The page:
The Northern Fulmar’s first known breeding in Icelandic territory was in Grimsey, an island north of Iceland, in the beginning of the 19th century. Since then they have spread over the whole country, first in ocean cliffs and now they have started breeding in mountains and cliffs, even 70 km inland. Despite this they get all their food in the ocean.
They look for breeding places as early as February and start laying eggs in March. To protect their eggs and chicks they throw up foul smelling bile.
This photo is taken in Látrabjarg, Westfjords, Iceland, 2011.
The Great Northern Diver is a characteristic bird on Icelandic mountain lakes. You can hear its a special laughing call on the lakes and in flight its wailing calls resound in rocks and craters, creating an unforgettable atmosphere, memories of quiet summer nights. In USA it is called the Common Loon but in UK it is called the Great Northern Diver.
The Great Northern Diver chooses its nesting place on islands or islets or else by the banks of the lakes. The nests are most often in moss or grass but sometimes on sandy lakeshores. The nests are usually about 1 – 2 meters from the water level. The eggs are usually two.
Big clear mountain lakes full of fish are the Great Northern Divers favourite nesting place. Their main food source is trout. There is usually just one pair on each lake unless the lake is very big.
A nesting pair usually claims a whole lake as its territory and makes sure that no one gets too near and uses force to keep other Divers away.
Most Great Northern Divers stay in the ocean around Iceland over the winter time, a few go to the UK or West Europe.
There are around 300 breeding pairs in Iceland and it is the Great Northern Divers only nesting place in Europe.
In the lack of daylight in the last few weeks photographing birds in the garden has been difficult. Now the days are getting longer and it’s easier to get good photoes. Today I managed to take two rather nice photoes, if I say so myself, of a Common Crossbill and a Redpoll.
The birdlife in the garden has been very lively today.
This is a list of today’s birds:
When thick layers of snow cover everything the Snow Buntings flock into gardens for food. Under these circumstances they are very tame and no need for long telephoto lenses to photograph them. This photo is taken with a 50mm lens about two meters from them.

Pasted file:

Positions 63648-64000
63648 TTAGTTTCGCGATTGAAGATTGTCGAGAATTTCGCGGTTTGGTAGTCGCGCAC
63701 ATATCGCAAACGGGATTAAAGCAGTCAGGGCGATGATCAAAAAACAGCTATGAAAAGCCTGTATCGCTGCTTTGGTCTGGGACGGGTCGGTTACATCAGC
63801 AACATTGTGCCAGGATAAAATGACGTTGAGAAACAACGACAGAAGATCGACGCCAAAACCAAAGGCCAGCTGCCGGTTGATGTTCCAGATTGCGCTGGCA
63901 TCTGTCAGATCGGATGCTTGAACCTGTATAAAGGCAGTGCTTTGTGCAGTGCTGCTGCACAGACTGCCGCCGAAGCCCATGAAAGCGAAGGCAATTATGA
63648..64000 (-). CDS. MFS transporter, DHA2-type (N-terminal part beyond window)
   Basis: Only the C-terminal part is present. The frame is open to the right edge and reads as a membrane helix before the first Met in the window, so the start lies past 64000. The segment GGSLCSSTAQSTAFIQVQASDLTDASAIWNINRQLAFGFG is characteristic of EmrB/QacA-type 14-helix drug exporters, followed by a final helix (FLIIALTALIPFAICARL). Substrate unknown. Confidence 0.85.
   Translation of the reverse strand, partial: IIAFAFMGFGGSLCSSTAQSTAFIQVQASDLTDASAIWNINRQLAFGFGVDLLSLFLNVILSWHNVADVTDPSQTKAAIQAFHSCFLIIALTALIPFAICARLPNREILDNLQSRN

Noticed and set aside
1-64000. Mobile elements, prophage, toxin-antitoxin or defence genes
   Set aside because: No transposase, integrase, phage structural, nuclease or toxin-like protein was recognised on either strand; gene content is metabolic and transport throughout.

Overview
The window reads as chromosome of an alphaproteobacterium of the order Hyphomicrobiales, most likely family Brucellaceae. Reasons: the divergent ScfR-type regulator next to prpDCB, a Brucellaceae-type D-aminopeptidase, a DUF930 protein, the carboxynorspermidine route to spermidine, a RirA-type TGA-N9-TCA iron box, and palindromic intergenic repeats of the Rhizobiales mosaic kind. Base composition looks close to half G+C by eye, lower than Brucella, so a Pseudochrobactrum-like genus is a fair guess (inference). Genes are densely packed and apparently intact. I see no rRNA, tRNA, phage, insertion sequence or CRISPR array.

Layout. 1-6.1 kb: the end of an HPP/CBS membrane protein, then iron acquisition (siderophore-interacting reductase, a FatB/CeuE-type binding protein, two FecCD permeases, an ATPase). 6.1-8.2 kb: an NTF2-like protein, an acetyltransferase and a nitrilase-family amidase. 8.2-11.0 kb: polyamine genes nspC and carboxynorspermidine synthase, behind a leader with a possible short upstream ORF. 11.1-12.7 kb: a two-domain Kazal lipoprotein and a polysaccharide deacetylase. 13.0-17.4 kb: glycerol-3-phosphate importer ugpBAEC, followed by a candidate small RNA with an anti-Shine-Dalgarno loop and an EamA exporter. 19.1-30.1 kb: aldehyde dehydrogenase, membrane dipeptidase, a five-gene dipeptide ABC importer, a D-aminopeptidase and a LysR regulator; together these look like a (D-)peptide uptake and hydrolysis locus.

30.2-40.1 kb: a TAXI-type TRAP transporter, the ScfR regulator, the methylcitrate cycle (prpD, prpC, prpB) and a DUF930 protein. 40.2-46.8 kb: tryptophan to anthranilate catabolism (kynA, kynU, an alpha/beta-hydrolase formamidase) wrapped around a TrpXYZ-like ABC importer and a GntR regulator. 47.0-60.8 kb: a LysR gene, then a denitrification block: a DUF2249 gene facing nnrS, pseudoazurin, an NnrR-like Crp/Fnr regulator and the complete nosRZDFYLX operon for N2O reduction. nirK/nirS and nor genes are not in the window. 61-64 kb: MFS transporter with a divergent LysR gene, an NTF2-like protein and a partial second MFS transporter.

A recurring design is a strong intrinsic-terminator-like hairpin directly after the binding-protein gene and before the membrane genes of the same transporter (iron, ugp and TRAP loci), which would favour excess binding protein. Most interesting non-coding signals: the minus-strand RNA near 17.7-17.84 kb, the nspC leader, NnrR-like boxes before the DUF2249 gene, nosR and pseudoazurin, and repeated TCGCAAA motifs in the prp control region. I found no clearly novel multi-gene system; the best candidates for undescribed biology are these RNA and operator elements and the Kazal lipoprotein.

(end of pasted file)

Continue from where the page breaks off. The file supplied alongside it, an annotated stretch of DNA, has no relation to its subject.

The male Harlequin Duck here is trying to get the female’s attention.
The Harlequin Duck’s habitat is rapid spring water rivers with benthic in abundance. The larva of the the Blackfly is its main food source. The breeding population in Iceland is around 2000 to 3000 pairs.
The Brunnichs Guillemot (Uria lomvia) is similar to the Common Guillemot. The main difference is a shorter beak with a white beak line and the sides that are whiter. It breeds in big bird colonies in ocean cliffs. No care is taken in the nest making and they lay their eggs on bare rock ledges.
Látrabjarg and other ocean cliffs in the Westfjords are the main nesting places for the Brunnichs Guillemot. There are around 300,000 breeding pairs in Iceland. The Brunnichs Guillemot is one of the species whose numbers have been decreasing in the last decades.
The Kittiwake (Rissa tridactyla) is Iceland’s most common Gull and the most dominant bird in cliff colonies and the ocean around the island. The Kittiwake is a loud bird and mostly responsible for the loud buzz in bird colonies. The breeding population is around 530,000 pairs but their numbers are decreasing due to a decline in krill, its main food source, in the ocean.
This photo of a Kittiwake pair is taken in Látrabjarg, Westfjords, Iceland.
Kittiwakes gathering nesting material in the moorland above the cliff.
Látrabjarg is one of the biggest Kittiwake habitats in Iceland. Kittiwakes breed there in dense settlements along with Razorbills, Guillemots, Brunnichs Guillemots, Fulmars and Puffins.
The Water Rail (Rallus aquaticus) was an uncommon breeding bird in Iceland until the middle of the last century. The last known breeding was in 1963. Its extinction as a breeding bird is most likely due to drainage of marshlands and the arrival of the mink in Icelandic nature. A few birds are seen here in the winter time.
This bird was seen near Hveragerði in South Iceland in January 2011. There are ditches there with warm water that the bird was attracted to.
Here Kristin is taking a photo of a pair of Razorbills. You have to lie on your stomach to protect yourself from falling.
The cliff below is probably around 400 metres high and actually the biggest bird colony in Iceland and the biggest Razorbill colony in the world.
These photoes are from a birding trip we took in 2011 to the Westfjords, more precisely from Látrabjarg, which is the Western most point of Iceland. It is also the Western most point of Europe if you don’t take the Azore Islands into count.
On New Year’s Eve the fireworks, which have become louder and more powerful, often chase the birds away but today on January 2 there are five Chaffinches here in the garden. One male has joined the group of four that were here before the New Year. Here in the Selfoss area there have not been as many Chaffinches since 1980.
This picture was taken on New Year’s Day.
We also have about 100 Redpolls, 100 Snow Buntings, 15 Starlings, six Blackbirds, four Redwings and two Common Crossbills. – And it continues to snow…